EDVARD MUNCH
&
T.F. ŠIMON




T.F. Šimon: "Greetings from the Sea", 8x7 cm, ink on paper, 1904

 


T.F. Šimon: "Nude Girl with her Hands behind her Head",
drawing in pencil after Edvard Munch, 15,5 x 10 cm,
in a sketchbook from 1905.

 
 
Edvard Munch was a Norwegian artist (*Lřten [Hedmark] 12-12-1863 – + Ekely near Oslo, 23-01-1944).
The great Czech artist Tavik Franti
Šek Šimon (1877-1942) visited the
Munch exhibition in Prague in 1905 and saw the works of art below on this page. It is clear he was impressed by the woman in the centre. Most probably he knew the artist's works already. A connection can be suggested between the early graphic work of Šimon and that of Munch, look at the webpage http://tfsimon.com/novakminiatures.html and you can link the connection by yourself. It is always hard to tell what influence one artist has on another. Resemblance can also be a coincidence. It is interesting to know that in 1905 after the Munch exhibition the Mánes Society held an important exhibition of artworks by T. F. Šimon in Prague.

 


Edvard Munch: "Woman in Three Stages", 1899
Lithograph, 46.2 x 59.2 cm

 

Edvard Munch: "Woman in Three Stages", 1894
Oil on canvas, 164 x 250 cm

 

Edvard Munch: "Women I", 1895
aquatint and drypoint, 308 x 272 mm

 

Edvard Munch: "Women I", 1895
 drypoint, line etching and open bite, 282-300 x 330-347 mm

 

Edvard Munch: "Ashes", 1894,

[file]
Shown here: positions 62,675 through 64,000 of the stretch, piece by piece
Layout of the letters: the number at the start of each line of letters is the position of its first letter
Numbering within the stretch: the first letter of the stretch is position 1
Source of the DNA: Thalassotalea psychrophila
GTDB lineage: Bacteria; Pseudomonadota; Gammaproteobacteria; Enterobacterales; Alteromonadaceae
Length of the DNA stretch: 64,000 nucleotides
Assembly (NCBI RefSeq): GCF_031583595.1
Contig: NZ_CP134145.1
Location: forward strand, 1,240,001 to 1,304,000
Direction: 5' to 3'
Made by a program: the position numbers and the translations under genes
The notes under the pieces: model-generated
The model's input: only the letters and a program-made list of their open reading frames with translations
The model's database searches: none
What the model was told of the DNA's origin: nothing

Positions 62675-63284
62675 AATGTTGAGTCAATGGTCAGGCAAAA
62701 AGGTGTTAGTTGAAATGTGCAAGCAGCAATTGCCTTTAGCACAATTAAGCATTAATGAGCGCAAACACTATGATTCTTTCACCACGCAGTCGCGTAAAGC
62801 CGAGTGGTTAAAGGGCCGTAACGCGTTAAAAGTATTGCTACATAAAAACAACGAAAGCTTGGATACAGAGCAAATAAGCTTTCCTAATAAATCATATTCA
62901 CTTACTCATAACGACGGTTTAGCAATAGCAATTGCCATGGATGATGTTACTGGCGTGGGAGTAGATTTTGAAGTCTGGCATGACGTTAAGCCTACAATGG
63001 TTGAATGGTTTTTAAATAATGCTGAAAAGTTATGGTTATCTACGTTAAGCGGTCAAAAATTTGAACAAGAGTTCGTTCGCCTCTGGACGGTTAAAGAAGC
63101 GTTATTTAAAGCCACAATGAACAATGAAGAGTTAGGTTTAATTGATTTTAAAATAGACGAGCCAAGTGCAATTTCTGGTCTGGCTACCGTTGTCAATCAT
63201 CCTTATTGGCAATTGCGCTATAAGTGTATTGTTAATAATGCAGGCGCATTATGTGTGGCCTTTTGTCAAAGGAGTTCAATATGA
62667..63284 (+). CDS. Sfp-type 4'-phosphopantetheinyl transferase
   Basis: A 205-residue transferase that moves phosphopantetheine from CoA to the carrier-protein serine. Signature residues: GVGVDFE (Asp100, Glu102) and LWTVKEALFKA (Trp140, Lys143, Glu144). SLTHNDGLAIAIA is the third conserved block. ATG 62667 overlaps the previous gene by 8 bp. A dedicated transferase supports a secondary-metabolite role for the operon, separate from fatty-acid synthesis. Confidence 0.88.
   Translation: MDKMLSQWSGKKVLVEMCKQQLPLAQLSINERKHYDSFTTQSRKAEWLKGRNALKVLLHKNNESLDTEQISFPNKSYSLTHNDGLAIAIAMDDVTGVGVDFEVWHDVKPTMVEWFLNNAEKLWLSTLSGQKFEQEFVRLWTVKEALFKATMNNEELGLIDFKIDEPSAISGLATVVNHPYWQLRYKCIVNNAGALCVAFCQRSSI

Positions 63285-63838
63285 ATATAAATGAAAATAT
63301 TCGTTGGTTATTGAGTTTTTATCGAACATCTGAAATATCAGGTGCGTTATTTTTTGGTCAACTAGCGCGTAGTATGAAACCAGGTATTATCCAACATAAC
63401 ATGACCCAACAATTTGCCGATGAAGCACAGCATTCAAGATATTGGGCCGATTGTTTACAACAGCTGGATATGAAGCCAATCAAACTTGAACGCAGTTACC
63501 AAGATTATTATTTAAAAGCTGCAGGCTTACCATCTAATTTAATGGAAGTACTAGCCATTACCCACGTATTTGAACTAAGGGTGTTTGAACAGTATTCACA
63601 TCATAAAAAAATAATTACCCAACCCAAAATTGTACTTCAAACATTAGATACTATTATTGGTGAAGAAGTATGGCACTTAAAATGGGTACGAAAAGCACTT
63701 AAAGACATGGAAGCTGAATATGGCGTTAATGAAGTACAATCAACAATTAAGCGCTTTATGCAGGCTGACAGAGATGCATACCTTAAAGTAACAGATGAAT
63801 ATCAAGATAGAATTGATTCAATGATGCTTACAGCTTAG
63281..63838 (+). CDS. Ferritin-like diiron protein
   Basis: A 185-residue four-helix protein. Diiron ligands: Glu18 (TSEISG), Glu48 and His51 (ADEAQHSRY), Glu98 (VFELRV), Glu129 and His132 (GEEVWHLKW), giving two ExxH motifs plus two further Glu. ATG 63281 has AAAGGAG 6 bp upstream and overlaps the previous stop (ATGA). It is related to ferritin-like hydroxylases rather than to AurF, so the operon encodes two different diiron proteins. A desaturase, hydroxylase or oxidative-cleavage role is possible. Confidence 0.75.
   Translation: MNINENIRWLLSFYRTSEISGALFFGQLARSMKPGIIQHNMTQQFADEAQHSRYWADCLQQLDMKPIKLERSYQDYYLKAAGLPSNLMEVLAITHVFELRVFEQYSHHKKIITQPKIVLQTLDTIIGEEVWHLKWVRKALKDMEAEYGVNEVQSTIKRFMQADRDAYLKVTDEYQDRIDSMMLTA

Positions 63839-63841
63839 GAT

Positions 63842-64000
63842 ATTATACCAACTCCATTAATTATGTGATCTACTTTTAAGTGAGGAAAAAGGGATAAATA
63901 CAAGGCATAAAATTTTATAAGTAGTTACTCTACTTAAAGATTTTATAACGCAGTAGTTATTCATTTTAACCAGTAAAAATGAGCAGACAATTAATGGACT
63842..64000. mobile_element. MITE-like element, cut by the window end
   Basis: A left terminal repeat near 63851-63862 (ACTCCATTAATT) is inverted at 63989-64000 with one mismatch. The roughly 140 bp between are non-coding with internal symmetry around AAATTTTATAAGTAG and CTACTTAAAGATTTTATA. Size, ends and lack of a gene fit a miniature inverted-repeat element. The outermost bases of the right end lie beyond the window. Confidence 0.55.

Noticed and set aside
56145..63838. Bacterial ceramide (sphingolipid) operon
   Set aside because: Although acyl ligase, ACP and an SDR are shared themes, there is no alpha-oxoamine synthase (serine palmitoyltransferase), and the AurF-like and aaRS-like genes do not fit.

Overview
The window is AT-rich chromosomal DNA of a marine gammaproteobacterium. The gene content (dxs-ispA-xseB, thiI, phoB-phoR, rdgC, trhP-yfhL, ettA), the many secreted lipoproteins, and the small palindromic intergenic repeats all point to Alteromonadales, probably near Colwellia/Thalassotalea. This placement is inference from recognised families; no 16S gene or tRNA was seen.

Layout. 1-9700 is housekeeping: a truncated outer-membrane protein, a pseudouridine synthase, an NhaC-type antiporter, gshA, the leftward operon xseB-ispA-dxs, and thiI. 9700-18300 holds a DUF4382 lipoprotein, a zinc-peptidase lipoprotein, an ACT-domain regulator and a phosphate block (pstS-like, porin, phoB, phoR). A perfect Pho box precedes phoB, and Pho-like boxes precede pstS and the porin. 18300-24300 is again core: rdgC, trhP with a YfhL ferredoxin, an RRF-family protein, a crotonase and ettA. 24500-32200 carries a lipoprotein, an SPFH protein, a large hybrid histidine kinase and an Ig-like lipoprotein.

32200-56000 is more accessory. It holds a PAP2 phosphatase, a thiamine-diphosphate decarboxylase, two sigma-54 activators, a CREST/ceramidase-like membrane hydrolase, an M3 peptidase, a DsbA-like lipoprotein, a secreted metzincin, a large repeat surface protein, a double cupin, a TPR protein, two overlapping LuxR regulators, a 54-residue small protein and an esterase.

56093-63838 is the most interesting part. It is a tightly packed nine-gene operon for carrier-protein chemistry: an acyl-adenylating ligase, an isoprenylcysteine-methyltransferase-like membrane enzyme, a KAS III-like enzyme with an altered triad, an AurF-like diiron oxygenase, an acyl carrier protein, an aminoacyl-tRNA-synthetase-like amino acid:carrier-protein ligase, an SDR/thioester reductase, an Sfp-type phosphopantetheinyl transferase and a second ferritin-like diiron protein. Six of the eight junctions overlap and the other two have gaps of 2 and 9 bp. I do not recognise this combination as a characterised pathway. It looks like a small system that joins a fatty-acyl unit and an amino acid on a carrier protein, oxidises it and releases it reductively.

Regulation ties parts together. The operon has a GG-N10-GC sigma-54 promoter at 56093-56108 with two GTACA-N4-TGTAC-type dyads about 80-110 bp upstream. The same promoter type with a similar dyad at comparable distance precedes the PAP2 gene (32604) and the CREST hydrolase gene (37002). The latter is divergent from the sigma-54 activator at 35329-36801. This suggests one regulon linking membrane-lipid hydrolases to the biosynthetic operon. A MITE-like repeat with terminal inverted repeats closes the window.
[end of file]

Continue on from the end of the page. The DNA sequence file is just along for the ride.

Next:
oil on canvas, 120 x 141 cm, National Gallery Oslo

The painting depicts the end of a love affair, with the man in despair and the woman indifferent.
The title "Ashes" refers to the burned-out log that runs along the picture's edge,
signifying the death of love.

 

In 1904 six paintings by Edvard Munch were included, amid a host of traditional and conventional paintings, in the 65th exhibition of the Society for the Arts, which was held in the Rudolfinum in Prague. According to contemporary reports, they were hidden away in some inconvenient spot, along with several other clearly modern works. The established Czech critics, highly perplexed by these paintings, were only capable of rejecting them. Nevertheless they did appeal to a small group of people of the Mánes Society of Artists who were responsible for an ambitious programme of international exhibitions, inaugurated in 1902 with a memorable exhibition of Rodin's works, and followed soon by a group of paintings from the French impressionist school.
 

 
And so from the 5th of February to the beginning of March in 1905, following arrangements made with the great artist himself by letter, a major exhibition of Munch's work was held in Prague at the pavilion of the Mánes Society by the Kinsky Garden. About 80 oils and 40 graphic works were included, among them many of the artist's most important work. The core of the exhibition were the works presented in 1904 in Christiania, with the addition of the portraits displayed at Cassirer's in Berlin. Those members of the Mánes Society responsible for arranging the Prague exhibition included the graphic artist Jan Štenc, the painters Jan Preisler (who accompanied the artist during his stay in Prague) and MiloŠ Jiránek, the sculptor Stanislav Sucharda, and the architect Jan Kotéra, who designed the lay-out of the display. Munch took part in the opening of the exhibition. In the course of his three-day stay he got to know the city a little, met with many Czech artists and writers, and even did an improvised but very expressive portrait in drypoint (286x229 mm) of Jan Kotéra.